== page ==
Third time in a row: British parliament rejects EU exit plan, uncertainty deepens

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For the third time in a row, the British parliament rejected Prime Minister Theresa May’s agreement to leave the European Union after a vote on Friday evening, in which 344 members rejected the current exit mechanism, compared to 286 votes who supported the mechanism.

The simplified version of May’s agreement to the parliament has been rejected. It is not clear how and when the process will take place or whether it will happen from the ground up, and the three-year-old withdrawal crisis is being moved to a deeper level of uncertainty.

After a special session of parliament, deputies voted 344 to 286 to reject the May’s agreement on the 585-page withdrawal reached after two years of hard negotiations with the bloc.

The pound fell 0.5 percent after May’s defeat in parliament to $ 1.2977. Minutes after the vote, European Council President Donald Tusk said on Twitter that EU leaders would meet on April 10 to discuss Britain’s exit from the bloc.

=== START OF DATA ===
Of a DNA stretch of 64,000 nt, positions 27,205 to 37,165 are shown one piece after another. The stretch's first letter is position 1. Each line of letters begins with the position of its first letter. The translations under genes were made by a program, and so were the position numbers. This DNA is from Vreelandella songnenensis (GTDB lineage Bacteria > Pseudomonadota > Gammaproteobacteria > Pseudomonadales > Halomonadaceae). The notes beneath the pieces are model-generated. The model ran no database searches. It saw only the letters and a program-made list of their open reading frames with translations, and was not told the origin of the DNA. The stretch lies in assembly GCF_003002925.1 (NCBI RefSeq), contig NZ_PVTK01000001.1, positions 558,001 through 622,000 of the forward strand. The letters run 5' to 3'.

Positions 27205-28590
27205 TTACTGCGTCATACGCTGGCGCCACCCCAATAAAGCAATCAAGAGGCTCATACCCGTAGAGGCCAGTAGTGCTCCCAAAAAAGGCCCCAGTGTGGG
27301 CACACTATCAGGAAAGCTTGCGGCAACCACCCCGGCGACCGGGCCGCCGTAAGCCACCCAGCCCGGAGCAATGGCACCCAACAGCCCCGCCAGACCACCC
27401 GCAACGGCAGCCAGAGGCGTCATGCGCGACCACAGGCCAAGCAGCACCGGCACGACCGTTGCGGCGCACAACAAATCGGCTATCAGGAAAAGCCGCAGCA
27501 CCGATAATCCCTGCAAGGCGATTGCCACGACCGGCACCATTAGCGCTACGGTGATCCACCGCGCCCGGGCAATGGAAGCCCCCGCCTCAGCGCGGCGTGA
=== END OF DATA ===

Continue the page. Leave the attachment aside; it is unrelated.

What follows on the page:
The European Commission said the exit scenario without an agreement on April 12 was now likely, the third failure of May, which on Wednesday offered to resign if the parliament approved the exit agreement.

Liam Fox, trade minister of the May government, who supported the exit, called Friday’s vote a last chance to pass the deal.

The parliament rejected the deal twice by a big margin, and although May was able to appease rebels in its conservative party and the Democratic Unionist Party in Northern Ireland supporting its government, they refused to support the deal.

The MPs will try on Monday to agree on an alternative plan to withdraw from The EU may require the support of a majority of the various parties in parliament, which would be a surprise for Britain’s political system.

The Britain has now until April 12, to persuade members of the European Union, that it has an alternative out of the crisis path, or find themselves outside the bloc as of that date without agreement on relations after the withdrawal with the largest trade ally of the country, and registered shares construction companies, particularly sensitive to concerns that the British economy was hurt by a breakout without a deal, were sitting low after the parliament vote.